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Legal Business Development 2.0: Interview with John James McVeigh of Nixedonia

Legal Business Development 2.0: Interview with John James McVeigh of Nixedonia

Issue 10.11
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With a private practice background spanning over 20 years, John James McVeigh is the CEO and Head Trainer at Nixedonia – a business development company he established in 2015. He shares some of his insights on business development in the CEE legal world.

CEELM: To start, could you tell us a bit about Nixedonia and how it came about?

McVeigh: Back in 2008, when I was employed at DLA Piper, the economy was booming, and we consistently had a queue of clients at our door. We optimistically believed that this prosperous trend would last forever. However, with the onset of the financial crisis, the situation quickly changed – clients began looking for more affordable legal services, and many ceased coming to us at all. This left us with insufficient work for our lawyers. In response to this abrupt shift, I was asked by our Managing Partner to collaborate with other lawyers in our efforts to attract new business. My teaching diploma and MBA, in addition to my legal education, made me a nice fit for this task.

Perhaps unsurprisingly, lawyers were initially quite hesitant about the idea, but I began running a BD training, which involved straightforward steps with lawyers and their clients. It worked well, and I received a promotion to expand this role to more countries. I then discovered that common issues existed across different countries. Later on, I left DLA Piper and continued my work independently with over 500 law firms across Europe, Africa, and other markets, and even turned some of my materials into textbooks. During the pandemic (2020-2022), I worked in-house at Deloitte as the Business Development Manager for Central & Eastern Europe. Since January 2023, I have been back at my own practice, primarily focusing on the CEE region, while being based in Prague.

CEELM: What were the main hurdles you had to overcome initially?

McVeigh: I believe the most significant hurdle was related to fear and conservatism, particularly within the legal profession. Many lawyers lack formal training in commercial skills, and they tend to avoid facing rejections and objections. Overcoming this fear and hesitancy was a significant barrier. However, once they discovered their internal motivation and understood how it was in their best interests, many could transform into rainmakers. When a lawyer realizes they possess particular knowledge, such as in pharmaceuticals or media, and they genuinely enjoy these areas, it’s not challenging for them to become engaged and start contacting CEOs and other key decision-makers. I’ve found that industry-based motivations can be truly inspiring for some lawyers, while surprisingly, financial motivation often doesn’t make a significant difference. Many lawyers still do, unfortunately, struggle with a sales phobia and that needs to be overcome.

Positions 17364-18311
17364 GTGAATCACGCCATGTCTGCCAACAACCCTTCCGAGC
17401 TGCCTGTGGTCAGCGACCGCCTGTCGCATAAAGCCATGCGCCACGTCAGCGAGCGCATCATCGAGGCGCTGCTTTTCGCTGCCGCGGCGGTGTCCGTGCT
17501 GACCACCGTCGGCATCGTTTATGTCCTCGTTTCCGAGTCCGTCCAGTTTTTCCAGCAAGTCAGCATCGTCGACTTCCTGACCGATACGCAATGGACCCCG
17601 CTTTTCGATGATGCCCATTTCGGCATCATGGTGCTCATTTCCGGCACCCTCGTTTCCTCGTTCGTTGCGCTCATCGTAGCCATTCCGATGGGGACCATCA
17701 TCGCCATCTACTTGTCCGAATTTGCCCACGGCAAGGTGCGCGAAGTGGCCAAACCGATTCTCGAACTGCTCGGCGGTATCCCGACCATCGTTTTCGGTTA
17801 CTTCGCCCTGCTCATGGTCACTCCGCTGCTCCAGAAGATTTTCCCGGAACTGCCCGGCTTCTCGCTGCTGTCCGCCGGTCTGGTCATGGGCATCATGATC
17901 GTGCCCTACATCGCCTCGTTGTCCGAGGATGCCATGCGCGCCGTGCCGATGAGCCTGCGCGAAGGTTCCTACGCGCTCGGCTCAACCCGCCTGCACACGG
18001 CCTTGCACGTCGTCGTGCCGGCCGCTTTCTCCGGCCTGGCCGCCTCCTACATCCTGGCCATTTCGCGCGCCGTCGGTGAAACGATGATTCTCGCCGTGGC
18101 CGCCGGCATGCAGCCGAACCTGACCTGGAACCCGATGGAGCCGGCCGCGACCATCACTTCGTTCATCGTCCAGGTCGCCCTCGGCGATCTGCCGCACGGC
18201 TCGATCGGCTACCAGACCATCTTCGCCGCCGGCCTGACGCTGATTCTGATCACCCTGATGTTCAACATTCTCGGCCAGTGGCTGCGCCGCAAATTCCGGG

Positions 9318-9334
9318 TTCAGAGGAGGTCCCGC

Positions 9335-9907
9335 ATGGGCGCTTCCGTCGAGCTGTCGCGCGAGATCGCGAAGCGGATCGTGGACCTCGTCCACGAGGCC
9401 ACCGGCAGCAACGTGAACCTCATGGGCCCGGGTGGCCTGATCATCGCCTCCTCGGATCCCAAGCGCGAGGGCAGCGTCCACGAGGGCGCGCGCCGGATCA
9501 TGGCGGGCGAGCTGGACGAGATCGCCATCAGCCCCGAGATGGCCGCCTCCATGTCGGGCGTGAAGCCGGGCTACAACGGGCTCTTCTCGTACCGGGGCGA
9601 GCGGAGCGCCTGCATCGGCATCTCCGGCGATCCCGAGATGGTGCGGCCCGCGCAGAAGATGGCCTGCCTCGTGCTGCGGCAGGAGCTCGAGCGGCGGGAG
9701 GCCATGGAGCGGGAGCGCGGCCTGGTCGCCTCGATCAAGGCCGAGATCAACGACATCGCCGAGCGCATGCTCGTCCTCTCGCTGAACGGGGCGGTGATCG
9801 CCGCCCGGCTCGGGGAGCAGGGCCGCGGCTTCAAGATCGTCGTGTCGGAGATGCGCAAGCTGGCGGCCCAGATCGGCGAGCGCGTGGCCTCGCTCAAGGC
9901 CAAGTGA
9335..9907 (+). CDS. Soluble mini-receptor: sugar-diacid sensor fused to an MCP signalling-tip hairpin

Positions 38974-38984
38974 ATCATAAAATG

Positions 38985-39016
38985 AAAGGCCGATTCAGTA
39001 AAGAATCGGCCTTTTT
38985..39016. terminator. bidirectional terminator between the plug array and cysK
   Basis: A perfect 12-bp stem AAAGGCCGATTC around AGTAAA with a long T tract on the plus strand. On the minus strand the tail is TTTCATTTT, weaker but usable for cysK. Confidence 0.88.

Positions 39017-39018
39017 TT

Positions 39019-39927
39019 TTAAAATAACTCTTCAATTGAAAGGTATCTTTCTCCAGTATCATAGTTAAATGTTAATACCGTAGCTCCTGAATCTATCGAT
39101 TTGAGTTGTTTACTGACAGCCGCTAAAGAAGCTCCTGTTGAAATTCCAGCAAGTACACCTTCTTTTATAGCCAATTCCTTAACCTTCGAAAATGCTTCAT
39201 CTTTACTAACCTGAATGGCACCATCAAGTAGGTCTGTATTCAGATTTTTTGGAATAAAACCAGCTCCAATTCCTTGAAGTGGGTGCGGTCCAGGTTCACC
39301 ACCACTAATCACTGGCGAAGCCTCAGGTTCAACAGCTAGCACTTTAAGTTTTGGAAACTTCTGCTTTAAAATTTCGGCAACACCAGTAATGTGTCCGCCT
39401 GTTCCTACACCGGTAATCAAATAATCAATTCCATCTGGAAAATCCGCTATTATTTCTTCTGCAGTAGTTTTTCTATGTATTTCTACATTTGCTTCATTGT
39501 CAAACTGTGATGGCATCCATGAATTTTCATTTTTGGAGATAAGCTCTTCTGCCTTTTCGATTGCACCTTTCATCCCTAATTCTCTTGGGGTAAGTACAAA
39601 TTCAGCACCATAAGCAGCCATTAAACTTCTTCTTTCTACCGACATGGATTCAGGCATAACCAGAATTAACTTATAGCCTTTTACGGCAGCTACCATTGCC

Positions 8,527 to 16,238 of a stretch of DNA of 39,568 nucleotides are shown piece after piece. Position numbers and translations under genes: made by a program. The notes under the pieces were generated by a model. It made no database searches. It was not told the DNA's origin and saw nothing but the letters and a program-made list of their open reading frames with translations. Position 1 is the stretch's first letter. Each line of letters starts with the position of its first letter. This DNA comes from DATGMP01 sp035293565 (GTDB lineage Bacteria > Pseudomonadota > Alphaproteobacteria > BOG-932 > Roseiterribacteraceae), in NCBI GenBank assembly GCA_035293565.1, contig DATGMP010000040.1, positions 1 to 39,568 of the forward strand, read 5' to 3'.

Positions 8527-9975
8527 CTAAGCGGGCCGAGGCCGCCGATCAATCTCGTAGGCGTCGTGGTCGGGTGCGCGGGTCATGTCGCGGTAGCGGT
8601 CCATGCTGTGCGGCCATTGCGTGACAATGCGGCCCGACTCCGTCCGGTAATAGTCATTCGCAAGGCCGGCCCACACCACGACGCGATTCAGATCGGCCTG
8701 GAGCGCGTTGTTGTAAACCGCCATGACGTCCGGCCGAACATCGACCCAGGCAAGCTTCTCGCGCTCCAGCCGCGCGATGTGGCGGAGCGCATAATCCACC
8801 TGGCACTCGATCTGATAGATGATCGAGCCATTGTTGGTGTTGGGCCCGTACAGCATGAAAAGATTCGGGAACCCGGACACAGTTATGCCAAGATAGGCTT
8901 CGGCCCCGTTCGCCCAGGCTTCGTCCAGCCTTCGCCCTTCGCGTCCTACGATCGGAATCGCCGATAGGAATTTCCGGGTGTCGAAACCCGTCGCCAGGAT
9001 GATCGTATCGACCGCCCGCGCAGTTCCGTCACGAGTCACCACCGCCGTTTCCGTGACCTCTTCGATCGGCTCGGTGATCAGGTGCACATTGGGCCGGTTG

CEELM: What have been some of the most effective BD strategies implemented in CEE?

McVeigh: In terms of BD in the region, there are various dynamics to consider, and strategies would depend on the local context. In countries like Poland, it’s a highly competitive environment with firms operating at a more sophisticated level when it comes to presenting themselves and pitching their services. Here, cross-selling and up-selling become feasible strategies. On the other hand, the Baltic states are home to smaller law firms that are experimental and tech-focused, constantly trying new approaches. Many exciting developments are occurring there in niche areas such as AI, blockchain, and the overall technology sector.

In the Balkans and Central Europe, there are ample opportunities for improvement. This includes streamlining processes like document automation and enhancing client engagement (Draftomat being one of the best document automation tools I’ve come across in the region). Building relationships through activities like going to lunch with clients (“Tea for Two” – T42), targeted pitching, and understanding their needs is essential. Soft-pitching is a valuable but often underutilized technique.

Overall, active referrals, where clients introduce you to other companies, at your request, can be highly profitable, especially in the CEE region. In the UK and Canada, cold calls and cold emails may sometimes work, but in CEE, personal recommendations from satisfied clients, especially those connected on platforms like LinkedIn, can be particularly effective.